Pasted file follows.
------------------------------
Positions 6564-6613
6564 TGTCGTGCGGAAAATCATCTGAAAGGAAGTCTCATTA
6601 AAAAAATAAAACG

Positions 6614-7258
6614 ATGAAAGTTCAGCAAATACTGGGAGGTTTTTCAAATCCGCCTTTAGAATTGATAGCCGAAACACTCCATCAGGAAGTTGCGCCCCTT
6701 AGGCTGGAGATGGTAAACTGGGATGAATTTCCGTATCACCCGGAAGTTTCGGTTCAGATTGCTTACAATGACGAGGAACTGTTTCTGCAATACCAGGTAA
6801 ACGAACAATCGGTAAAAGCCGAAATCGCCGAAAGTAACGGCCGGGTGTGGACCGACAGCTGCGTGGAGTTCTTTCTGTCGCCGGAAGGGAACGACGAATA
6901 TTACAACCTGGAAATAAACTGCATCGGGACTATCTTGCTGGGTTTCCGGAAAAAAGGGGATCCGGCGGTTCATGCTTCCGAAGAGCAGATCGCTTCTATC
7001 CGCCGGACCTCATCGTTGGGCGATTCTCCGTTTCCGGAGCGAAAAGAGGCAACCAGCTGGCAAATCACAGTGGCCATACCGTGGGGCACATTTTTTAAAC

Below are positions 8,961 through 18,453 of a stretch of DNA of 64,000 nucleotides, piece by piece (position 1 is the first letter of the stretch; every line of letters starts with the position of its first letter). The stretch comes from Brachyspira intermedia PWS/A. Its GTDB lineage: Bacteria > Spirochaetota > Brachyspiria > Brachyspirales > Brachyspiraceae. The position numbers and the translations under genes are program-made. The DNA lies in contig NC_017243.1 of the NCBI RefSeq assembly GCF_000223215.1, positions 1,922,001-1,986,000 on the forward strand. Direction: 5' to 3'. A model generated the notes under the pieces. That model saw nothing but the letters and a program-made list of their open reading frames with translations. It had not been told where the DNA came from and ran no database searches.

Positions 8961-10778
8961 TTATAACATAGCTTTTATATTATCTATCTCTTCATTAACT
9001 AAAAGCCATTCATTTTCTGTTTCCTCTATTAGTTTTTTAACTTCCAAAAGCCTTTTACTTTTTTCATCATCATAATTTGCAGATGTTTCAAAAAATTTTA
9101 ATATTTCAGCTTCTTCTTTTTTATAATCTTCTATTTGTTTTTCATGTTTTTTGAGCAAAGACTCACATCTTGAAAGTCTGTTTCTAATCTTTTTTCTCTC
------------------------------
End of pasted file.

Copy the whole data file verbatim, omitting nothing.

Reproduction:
Positions 6564-6613
6564 TGTCGTGCGGAAAATCATCTGAAAGGAAGTCTCATTA
6601 AAAAAATAAAACG

Positions 6614-7258
6614 ATGAAAGTTCAGCAAATACTGGGAGGTTTTTCAAATCCGCCTTTAGAATTGATAGCCGAAACACTCCATCAGGAAGTTGCGCCCCTT
6701 AGGCTGGAGATGGTAAACTGGGATGAATTTCCGTATCACCCGGAAGTTTCGGTTCAGATTGCTTACAATGACGAGGAACTGTTTCTGCAATACCAGGTAA
6801 ACGAACAATCGGTAAAAGCCGAAATCGCCGAAAGTAACGGCCGGGTGTGGACCGACAGCTGCGTGGAGTTCTTTCTGTCGCCGGAAGGGAACGACGAATA
6901 TTACAACCTGGAAATAAACTGCATCGGGACTATCTTGCTGGGTTTCCGGAAAAAAGGGGATCCGGCGGTTCATGCTTCCGAAGAGCAGATCGCTTCTATC
7001 CGCCGGACCTCATCGTTGGGCGATTCTCCGTTTCCGGAGCGAAAAGAGGCAACCAGCTGGCAAATCACAGTGGCCATACCGTGGGGCACATTTTTTAAAC

Below are positions 8,961 through 18,453 of a stretch of DNA of 64,000 nucleotides, piece by piece (position 1 is the first letter of the stretch; every line of letters starts with the position of its first letter). The stretch comes from Brachyspira intermedia PWS/A. Its GTDB lineage: Bacteria > Spirochaetota > Brachyspiria > Brachyspirales > Brachyspiraceae. The position numbers and the translations under genes are program-made. The DNA lies in contig NC_017243.1 of the NCBI RefSeq assembly GCF_000223215.1, positions 1,922,001-1,986,000 on the forward strand. Direction: 5' to 3'. A model generated the notes under the pieces. That model saw nothing but the letters and a program-made list of their open reading frames with translations. It had not been told where the DNA came from and ran no database searches.

Positions 8961-10778
8961 TTATAACATAGCTTTTATATTATCTATCTCTTCATTAACT
9001 AAAAGCCATTCATTTTCTGTTTCCTCTATTAGTTTTTTAACTTCCAAAAGCCTTTTACTTTTTTCATCATCATAATTTGCAGATGTTTCAAAAAATTTTA
9101 ATATTTCAGCTTCTTCTTTTTTATAATCTTCTATTTGTTTTTCATGTTTTTTGAGCAAAGACTCACATCTTGAAAGTCTGTTTCTAATCTTTTTTCTCTC